For all the liberal bloviating about the new direction of SCOTUS under CJ Roberts, today’s opinion in King v. Burwell demonstrates that essentially, nothing has changed. The court is still forced into feckless pragmatism whenever a conservative principle is at stake, but is perfectly willing to venture beyond the expressed will of Congress in order to advance liberal agenda items on their own initiative.
Today’s decision, upholding the Obamacare subsidies in states that did not set up an exchange, is simply indefensible as a matter of statutory interpretation. There is no other way to put it – nothing in any sort of legal training from any reputable university would have led anyone to believe that the Court would have been permitted to essentially rewrite the statute the way they did today. And make no mistake, that is exactly what they did, in refusing to apply Chevron deference and merely stating that henceforth Obamacare says something different than what its actual words contain.
In many ways, this decision (which was joined by both Roberts and Kennedy) is the most irresponsible arrogation of power by the Court in decades. When the Roberts court upheld Obamacare initially as a tax, despite the fact that neither side had argued or claimed that it was a tax, I actually found that to be a defensible decision and generally respectful of the idea that SCOTUS should only invalidate a Congressional statute under relatively extreme circumstances. However, what the Roberts court did today was to essentially elect themselves to the positions of both Congress and the President and amend a duly passed statute on their own initiative. This was a blatantly unconstitutional power grab and Roberts’ decision to author it adds another stain to the legacy of George W. Bush.
No other statute in history has been the beneficiary of such blatant judicial largesse. As Justice Scalia noted in dissent, the issue now goes beyond Obamacare itself, and goes to the heart of how Courts are supposed to interpret statutes. In twisting itself into somersaults to uphold Obamacare, SCOTUS has forever blurred and/or destroyed canons of statutory interpretation, leaving nothing but absolute guesswork for lawyers who come along in this decision’s wake, attempting to determine how a given statute will be interpreted for their clients:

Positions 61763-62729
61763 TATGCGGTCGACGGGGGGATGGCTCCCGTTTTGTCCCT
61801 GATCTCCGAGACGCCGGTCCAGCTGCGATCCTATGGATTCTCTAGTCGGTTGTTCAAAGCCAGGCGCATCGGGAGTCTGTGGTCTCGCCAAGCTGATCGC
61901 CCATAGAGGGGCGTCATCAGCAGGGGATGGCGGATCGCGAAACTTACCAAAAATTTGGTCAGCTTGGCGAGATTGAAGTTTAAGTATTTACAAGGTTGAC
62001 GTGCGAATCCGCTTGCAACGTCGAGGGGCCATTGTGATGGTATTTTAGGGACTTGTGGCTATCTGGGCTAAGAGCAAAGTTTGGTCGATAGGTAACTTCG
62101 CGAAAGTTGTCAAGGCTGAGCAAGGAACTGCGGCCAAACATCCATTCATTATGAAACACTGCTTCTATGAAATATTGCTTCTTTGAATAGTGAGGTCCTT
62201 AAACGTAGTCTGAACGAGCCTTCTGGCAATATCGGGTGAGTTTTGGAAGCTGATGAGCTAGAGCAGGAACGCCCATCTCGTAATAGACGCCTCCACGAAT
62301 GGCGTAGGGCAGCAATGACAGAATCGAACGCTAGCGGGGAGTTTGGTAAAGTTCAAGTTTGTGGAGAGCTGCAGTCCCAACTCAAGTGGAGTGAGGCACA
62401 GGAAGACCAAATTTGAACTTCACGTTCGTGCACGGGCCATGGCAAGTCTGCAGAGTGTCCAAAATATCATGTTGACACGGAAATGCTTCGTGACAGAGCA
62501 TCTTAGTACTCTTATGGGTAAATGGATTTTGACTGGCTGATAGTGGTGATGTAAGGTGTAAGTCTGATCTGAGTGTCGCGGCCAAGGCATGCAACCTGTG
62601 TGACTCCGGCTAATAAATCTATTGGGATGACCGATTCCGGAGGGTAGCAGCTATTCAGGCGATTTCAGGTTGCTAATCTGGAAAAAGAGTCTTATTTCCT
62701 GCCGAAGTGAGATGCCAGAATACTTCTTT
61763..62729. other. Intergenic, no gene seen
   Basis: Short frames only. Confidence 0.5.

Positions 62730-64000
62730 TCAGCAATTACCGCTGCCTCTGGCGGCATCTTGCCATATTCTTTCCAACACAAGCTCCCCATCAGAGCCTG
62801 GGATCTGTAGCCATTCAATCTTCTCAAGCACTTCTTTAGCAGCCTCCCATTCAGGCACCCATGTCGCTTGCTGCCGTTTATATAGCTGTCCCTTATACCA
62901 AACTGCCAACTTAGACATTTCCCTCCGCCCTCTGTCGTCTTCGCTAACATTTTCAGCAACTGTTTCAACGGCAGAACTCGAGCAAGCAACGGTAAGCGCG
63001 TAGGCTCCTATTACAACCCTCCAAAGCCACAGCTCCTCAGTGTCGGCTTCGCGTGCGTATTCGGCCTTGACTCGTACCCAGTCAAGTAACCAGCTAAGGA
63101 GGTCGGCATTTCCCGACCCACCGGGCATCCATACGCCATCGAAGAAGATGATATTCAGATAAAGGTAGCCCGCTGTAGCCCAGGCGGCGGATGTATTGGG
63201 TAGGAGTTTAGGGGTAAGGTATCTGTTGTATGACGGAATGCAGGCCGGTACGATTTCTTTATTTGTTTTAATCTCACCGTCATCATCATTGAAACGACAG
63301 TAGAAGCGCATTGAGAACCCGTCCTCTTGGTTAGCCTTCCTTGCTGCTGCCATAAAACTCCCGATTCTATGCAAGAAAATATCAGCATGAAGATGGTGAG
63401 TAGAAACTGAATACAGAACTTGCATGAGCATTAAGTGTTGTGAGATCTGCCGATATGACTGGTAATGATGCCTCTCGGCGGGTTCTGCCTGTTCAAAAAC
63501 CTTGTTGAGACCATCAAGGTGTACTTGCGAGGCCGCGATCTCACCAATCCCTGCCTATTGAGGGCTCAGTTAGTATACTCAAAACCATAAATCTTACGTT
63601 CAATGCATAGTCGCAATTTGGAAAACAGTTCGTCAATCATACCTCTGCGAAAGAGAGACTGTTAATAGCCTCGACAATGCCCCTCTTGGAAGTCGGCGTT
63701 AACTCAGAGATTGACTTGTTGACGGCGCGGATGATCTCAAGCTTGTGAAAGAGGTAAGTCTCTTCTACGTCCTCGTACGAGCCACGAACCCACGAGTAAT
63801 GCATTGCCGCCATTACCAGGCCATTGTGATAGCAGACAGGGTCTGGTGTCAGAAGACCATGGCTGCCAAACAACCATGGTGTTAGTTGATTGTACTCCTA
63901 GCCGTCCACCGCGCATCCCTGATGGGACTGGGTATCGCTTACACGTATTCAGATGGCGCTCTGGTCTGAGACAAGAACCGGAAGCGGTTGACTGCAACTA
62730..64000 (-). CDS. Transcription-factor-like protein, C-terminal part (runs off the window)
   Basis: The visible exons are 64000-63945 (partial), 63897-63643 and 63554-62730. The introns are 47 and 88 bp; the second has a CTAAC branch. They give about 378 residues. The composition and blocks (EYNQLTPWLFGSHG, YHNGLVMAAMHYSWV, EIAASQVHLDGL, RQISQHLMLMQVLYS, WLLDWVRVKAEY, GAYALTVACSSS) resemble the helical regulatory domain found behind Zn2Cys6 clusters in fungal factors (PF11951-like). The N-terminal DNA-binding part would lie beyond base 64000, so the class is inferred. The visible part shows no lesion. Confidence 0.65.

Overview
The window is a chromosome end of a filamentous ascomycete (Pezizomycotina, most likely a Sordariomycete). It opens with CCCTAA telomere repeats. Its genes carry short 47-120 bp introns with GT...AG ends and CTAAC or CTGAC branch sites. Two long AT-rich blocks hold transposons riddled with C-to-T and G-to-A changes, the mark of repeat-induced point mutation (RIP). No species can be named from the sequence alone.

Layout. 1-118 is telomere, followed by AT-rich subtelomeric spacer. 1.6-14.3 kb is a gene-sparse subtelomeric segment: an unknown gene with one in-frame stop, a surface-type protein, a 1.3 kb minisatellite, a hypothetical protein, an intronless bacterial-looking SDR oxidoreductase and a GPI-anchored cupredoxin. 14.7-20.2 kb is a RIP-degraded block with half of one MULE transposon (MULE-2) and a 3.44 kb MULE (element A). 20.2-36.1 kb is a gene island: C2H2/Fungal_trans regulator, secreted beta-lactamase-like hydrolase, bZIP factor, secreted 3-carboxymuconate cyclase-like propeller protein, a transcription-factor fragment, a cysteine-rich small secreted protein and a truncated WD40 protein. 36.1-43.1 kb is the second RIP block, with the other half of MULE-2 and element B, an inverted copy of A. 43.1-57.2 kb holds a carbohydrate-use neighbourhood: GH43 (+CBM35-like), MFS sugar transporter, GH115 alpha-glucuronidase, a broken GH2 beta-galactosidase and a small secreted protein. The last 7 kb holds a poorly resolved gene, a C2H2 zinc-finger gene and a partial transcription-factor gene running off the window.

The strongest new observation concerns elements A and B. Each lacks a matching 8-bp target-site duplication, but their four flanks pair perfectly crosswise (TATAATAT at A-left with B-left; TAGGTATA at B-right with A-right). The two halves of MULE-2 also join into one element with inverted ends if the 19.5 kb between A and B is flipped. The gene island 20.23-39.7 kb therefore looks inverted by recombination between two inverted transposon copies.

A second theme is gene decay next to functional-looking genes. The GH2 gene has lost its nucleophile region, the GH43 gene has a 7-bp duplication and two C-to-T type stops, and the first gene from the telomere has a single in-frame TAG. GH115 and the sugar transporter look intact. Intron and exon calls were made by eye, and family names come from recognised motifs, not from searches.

Perhaps the Patient Protection and Affordable Care Act will attain the enduring status of the Social Security Act or the Taft-Hartley Act; perhaps not. But this Court’s two decisions on the Act will surely be remembered through the years. The somersaults of statutory interpretation they have performed (“penalty” means tax, “further [Medicaid] payments to the State” means only incremental Medicaid payments to the State, “established by the State” means not established by the State) will be cited by litigants endlessly, to the confusion of honest jurisprudence. And the cases will publish forever the discouraging truth that the Supreme Court of the United States favors some laws over others, and is prepared to do whatever it takes to uphold and assist its favorites. I dissent.
One wonders how many decades of electing Republicans to the Presidency are needed before the Supreme Court finds itself reformed in all the many ways we are continually promised by Republican candidates. One further wonders how long we will continue deluding ourselves into believing that it will ever actually happen.
More importantly, John Roberts has now been fully exposed for what he is – a craven, unprincipled hack, determined to protect the interests of his own power and his institution’s prestige over and above the interests of doing his job well and honestly. In other words, he’s basically the [mc_name name=’Sen. Mitch McConnell (R-KY)’ chamber=’senate’ mcid=’M000355′ ] of the Supreme Court.